- You can access to remote the computers and the servers all the time , You can access your data and applications at anytime and anywhere , You can access your office computer from home , It offers the highest security standards and it has excellent customer support .
- TeamViewer supports chat , Remote printing is allowed , It supports Wake-on-LAN (WOL) , port forwarding configurations are not necessary , There is spontaneous support , It works with multiple monitors , It can be used as the portable program for quick access or installed to accept the remote connections .
- The portable version is available so , no install is required , You can control the remote computer through the desktop program , the mobile device or the Internet browser , There is no costs per customer , you can remotely support many computers and you can purchase without any risk .
- TeamViewer can share the single application window or it can share the entire desktop with another user , The files , images , text , folders, and screenshots can be transferred , The files can be transferred directly from the online storage services such as Google Drive , OneDrive and Box , The whiteboard lets you draw and highlight objects on the remote screen .
- TeamViewer is easy to use , There is no configuration necessary , You can remote access to unlimited remote computers , It offers easy file transfer , It presents Wake-on-LAN & many other features at no extra cost , TeamViewer account with all of your computers and contacts is available with a quick one-click connection .
- There are many PCs which are currently online and they logged into TeamViewer , There is no matter of the PCs location , TeamViewer gives the options to turn off the monitor , It can lock keyboard & mouse input and Remote updating of TeamViewer .
- TeamViewer has the ability to take the snapshots of remote screen , The software gets its name for the reason as you can include multiple parties in a connection , All the parties install the software and connect to the session , Control of the computer can be passed from person to person .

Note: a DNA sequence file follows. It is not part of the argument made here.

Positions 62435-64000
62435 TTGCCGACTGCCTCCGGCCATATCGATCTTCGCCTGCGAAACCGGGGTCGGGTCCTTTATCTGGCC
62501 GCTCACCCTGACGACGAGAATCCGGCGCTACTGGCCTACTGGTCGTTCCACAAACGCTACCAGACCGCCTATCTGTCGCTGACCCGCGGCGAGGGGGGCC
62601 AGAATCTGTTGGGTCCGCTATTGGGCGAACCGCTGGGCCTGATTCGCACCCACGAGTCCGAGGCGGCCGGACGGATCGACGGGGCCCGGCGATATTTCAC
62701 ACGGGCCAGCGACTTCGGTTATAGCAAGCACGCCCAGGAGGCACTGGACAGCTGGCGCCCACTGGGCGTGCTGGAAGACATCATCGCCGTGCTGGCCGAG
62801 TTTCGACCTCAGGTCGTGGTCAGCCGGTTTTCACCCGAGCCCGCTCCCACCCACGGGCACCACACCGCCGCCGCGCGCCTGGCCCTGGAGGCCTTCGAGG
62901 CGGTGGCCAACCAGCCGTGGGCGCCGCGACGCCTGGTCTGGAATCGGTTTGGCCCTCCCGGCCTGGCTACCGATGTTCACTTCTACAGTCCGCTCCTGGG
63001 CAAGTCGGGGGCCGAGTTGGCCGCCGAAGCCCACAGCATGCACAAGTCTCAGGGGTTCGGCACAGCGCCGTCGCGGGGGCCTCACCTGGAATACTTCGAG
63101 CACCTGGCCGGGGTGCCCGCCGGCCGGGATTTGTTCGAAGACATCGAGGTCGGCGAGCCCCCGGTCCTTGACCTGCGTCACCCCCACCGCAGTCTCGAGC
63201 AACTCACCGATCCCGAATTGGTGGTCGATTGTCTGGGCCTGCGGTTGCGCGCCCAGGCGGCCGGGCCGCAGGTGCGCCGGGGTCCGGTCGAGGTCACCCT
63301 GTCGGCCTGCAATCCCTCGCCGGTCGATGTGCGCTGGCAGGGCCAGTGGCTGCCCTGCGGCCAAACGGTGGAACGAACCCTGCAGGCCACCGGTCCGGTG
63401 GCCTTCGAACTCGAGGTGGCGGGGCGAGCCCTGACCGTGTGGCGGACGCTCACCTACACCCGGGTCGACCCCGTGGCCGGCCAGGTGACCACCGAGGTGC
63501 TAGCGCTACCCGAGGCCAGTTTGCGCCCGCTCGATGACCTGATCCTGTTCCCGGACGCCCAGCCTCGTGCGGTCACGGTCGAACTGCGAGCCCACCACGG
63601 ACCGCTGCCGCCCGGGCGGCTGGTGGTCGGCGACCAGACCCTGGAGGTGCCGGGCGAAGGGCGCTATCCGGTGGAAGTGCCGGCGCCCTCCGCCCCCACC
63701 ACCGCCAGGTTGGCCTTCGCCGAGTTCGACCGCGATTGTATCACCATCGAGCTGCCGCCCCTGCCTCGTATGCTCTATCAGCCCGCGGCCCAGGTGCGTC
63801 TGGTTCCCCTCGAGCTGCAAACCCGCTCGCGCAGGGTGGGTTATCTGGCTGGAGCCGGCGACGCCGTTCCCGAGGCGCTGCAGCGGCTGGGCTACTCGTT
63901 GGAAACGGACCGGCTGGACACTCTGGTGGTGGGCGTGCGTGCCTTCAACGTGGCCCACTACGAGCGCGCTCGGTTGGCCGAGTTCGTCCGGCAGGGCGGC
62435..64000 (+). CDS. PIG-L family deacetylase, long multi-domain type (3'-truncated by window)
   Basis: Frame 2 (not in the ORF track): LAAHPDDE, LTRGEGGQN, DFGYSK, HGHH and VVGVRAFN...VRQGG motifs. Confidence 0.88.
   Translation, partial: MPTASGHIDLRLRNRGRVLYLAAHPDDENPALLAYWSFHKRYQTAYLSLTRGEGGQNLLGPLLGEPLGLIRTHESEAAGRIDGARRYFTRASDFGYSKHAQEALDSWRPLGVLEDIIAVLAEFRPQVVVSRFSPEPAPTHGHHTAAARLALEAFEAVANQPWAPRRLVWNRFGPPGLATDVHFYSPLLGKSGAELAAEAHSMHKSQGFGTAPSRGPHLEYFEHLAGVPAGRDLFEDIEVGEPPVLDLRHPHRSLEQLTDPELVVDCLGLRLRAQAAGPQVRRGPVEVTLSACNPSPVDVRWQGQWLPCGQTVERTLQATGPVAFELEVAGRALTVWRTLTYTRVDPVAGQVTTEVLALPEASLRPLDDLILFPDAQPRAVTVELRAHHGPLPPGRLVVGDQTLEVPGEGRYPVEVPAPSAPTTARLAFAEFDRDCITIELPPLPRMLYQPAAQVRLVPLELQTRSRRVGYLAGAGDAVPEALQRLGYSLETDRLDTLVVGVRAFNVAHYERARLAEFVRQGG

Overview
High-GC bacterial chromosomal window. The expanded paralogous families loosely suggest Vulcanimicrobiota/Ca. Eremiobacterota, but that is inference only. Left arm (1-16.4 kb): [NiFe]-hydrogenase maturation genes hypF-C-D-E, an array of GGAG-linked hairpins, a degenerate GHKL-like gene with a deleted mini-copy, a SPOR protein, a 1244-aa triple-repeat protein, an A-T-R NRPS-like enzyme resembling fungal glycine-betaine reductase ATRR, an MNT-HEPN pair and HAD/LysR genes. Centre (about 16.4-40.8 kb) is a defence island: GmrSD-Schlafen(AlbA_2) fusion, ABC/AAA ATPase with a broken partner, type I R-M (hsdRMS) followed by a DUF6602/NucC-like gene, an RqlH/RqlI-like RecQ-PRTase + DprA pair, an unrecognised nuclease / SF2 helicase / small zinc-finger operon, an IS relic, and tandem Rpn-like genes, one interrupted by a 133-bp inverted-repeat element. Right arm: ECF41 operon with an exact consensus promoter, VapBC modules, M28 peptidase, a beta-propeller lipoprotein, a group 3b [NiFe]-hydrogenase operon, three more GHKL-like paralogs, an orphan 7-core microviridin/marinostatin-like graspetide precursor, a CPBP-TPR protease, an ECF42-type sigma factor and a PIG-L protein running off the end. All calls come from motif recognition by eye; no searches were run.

- The great feature is the ability to drag and drop the files from one computer to another , if you are helping someone to solve a problem and he needs the particular file , you don’t need to waste the time downloading it to his machine or emailing it over , If you have the file , you can copy it over with few clicks
- TeamViewer can monitor the software of some type installed within its program to detect when the commercial use is suspected as it requires the license to be purchased for the commercial use , It can not share the huge files and it lags Time To Time .
- TeamViewer does not work through the proxy servers , The version is costly , The business packages are quite expensive to buy , It needs fast continuous internet connection , otherwise it will be troublesome and frustrating to use .
- Two systems are needed at least to use Team viewer that should have the team viewer installed on them , The other system should be active and available for us to access it , If the system goes into sleep mode we will not be able to access it .
- TeamViewer can not be used for free in the commercial settings , It does not allow fast file transfers , It can not be able to upload/download large files over the internet , It does not have the ability to use full screen with high resolution screens .
You can install the TeamViewer program on Windows, Mac OS, Linux, and Chrome OS. In addition, there are client apps for Android, iOS, Windows Phone, and BlackBerry. You’ll find all the available downloads here.
Although Splashtop does offer similar functionality to TeamViewer, when you start to compare the products (especially from a cost standpoint), things add up quickly. Splashtop offers a server app (the Splashtop Streamer app) for Windows, Mac OS, and Ubuntu computers. There’s also a client app (Splashtop Personal) for Windows, Mac OS, Ubtuntu, as well as iOS, Android, and Windows Phone. You can grab all of the available apps here.
While Splashtop does offer a completely free option, that option is limited to using Splashtop only on your local network (e.g. to connect to a computer in your child’s room or down in the basement). In order to access machines from outside your house, you’ll need to sign up for the “Access from Anywhere” feature, which runs $16.99 per year. Further, the iOS apps cost money ($20 for the iPad app, and $10 for the iPhone app). File transfer and remote printer access are restricted to the Business grade plan ($60 a year).
With that in mind, Splashtop might be great for connecting to computers on your local network, but it gets pricey pretty quickly when it comes to connecting to your computers away from home (or the computers of your friends).